Advocating for Older Youth in Foster Care through the Collaborative Family Engagement Lens


In 2022, there were 5,600 youth aged 14-17 in foster care in Texas, facing difficult questions about their transition to adulthood. Of those youth, 1,087 aged out of care with no network available, leaving them vulnerable to homelessness, trafficking, and poor life prospects. Feedback from CASA programs indicate that while they desire to engage family for these children and youth, there are many barriers that may prevent the actual Collaborative Family Engagement (CFE) work from occurring. Those barriers include, but are not limited to, the difficulty of finding family members who are willing to engage with CASA or the child’s caseworker, challenges in knowing how to work with youth who have experienced severe trauma, and general challenges because the system is difficult to navigate. The challenges are further compounded when youth are in unlicensed placements.

This portal site will re-introduce the resources Texas CASA already has, to help support local CASA programs to focus on a trauma-informed, effective way to build connections for youth in PMC. While this site is broken into resources and tasks by age groups, the information can be used at any time and for any older youth in foster care, particularly those in PMC.

Collaborative Family Engagement (CFE) Strategies for Older Youth in Foster Care

Collaborative Family Engagement (CFE) is a collaboration between CPS/SSCC and CASA, who work together to utilize The 4Cs of CFE (Collaborate, Cultivate, Convene and Connect) to identify and engage a network of support for the youth. This network can consist of family of origin members or other identified relationships that the youth discloses. The key concept for working with youth in foster care is the importance of engaging the youth and supporting them to identify who they feel is a connection and who they want to engage with. It must be a youth-led approach for it to be successful!

Below are some key action points that CASA can take to encourage the CFE approach is used when working with older youth.

A. Ask the court to be appointed to any cases of 14-year-olds in foster care. This will ensure that the team-based approach is utilized and the CFE work can begin.

B. Begin the CFE work as outlined below:

  • Initial team meetings should be held with professionals (CPS/SSCC/CASA/AAL) to review connections known, status of case, permanency plan, upcoming Circle of Support meetings.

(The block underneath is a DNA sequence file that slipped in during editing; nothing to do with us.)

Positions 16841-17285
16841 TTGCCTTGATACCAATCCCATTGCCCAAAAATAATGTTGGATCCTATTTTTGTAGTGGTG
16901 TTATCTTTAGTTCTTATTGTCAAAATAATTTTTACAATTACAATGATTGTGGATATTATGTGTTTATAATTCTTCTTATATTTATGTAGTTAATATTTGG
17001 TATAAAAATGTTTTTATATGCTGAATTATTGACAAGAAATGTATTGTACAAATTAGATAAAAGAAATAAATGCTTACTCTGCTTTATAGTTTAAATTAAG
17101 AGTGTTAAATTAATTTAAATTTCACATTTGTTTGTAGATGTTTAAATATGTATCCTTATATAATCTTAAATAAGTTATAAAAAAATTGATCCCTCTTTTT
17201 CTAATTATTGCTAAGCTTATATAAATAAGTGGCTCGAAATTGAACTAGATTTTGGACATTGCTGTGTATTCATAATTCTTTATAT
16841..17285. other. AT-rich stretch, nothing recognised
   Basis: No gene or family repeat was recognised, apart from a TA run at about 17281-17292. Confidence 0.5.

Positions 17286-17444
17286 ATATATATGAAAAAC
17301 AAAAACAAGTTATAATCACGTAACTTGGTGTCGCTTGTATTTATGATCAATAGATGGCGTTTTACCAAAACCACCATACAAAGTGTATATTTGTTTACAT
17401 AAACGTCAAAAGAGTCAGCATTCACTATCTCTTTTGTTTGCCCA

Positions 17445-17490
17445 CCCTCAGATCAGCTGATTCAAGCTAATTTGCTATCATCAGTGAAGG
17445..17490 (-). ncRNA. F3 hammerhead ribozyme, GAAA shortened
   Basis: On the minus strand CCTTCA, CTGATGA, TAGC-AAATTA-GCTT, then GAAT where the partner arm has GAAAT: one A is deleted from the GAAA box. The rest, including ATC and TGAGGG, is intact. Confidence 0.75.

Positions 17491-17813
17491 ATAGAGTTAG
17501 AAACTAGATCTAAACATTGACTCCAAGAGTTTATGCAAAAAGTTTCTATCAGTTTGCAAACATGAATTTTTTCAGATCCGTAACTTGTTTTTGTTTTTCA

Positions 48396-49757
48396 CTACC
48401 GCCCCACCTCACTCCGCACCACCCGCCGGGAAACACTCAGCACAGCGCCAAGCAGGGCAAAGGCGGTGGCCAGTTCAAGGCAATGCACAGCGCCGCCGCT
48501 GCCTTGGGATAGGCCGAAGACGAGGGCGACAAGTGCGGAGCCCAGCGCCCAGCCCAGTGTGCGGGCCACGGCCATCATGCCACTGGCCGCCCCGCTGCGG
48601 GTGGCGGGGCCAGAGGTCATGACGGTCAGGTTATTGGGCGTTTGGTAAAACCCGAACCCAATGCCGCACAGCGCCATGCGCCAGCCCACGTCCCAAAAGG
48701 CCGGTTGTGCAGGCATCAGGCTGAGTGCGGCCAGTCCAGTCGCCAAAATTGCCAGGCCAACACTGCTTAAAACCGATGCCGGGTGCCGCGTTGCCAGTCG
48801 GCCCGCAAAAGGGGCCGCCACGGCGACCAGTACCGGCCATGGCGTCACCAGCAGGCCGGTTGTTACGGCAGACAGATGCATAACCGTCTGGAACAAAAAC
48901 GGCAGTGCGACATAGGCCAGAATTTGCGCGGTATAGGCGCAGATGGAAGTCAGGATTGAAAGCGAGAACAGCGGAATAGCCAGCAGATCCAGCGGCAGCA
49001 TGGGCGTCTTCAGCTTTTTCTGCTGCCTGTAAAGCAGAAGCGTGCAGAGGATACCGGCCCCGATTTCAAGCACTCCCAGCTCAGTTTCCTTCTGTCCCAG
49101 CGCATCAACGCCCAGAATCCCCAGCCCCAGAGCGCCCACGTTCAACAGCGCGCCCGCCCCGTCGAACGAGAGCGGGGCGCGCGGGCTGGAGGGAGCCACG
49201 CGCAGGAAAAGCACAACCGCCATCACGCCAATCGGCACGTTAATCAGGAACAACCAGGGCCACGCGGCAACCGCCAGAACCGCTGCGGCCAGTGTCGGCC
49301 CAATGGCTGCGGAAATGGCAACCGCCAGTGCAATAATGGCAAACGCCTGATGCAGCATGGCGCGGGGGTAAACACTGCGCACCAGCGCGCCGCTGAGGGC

• Utilize the Team Meeting Document to develop a strategy to connect youth prior to turning 18.
  • Discuss the importance of networks with the youth and share how CFE can be utilized to help build those networks:
  • CASA should meet with youth and complete tools to identify connections.
  • File mining-review the Investigation Report and CVS case file to identify possible connections.
  • Review of diligent search if completed/start family searching work to identify possible connections.
  • Optional use of Internet searching tools to find family connections:
    • Seneca Search
    • Connect our Kids
    • White Pages
    • Social Media
  • CFE tools completed again with youth and any family members engaged utilizing the pocket guide as well as the mobility map.
  • Support youth in developing their Biggest Unmet Needs Statement.
  • Determine if one more family meetings should be held with extended family/fictive kin/connections.
  • Ensure CFE process is youth-driven, with youth determining which connections they want to build.

Refer to the CFE information page on the Texas CASA website for additional information.

C. Create a calendar of connections for youth in partnership with the caseworker/AAL and youth.

The use of calendars is a concrete way to move the lifetime network formed in the family meeting process to action, and holds them accountable to the youth and the plan that is being made. Feel free to make a calendar in Word, or use any other calendar you have. Activities on the calendar should be scheduled in six-week increments, and be updated as needed.

The calendar should be created with the youth’s wishes and plans at the forefront, and the network commits to make these things happen. Alternately, the calendar can be created by the network and shared with the youth for their input and feedback. It is also recommended that network members identify back-up people on the calendar, so that someone will show up for the youth if plans change.

View Sample Calendar

D. Mentorship Opportunities for youth:

  • Youth who are currently experiencing foster care, as well as those who have transitioned out of care, may benefit from mentorship from committed adults. Mentoring provides a valuable experience for any child, but for youth experiencing foster care, it can be especially beneficial and is key to achieving normalcy.
  • Review community resources for mentors for youth.
  • Work with placement to see how youth can be involved in school organizations with teachers who can act as mentors.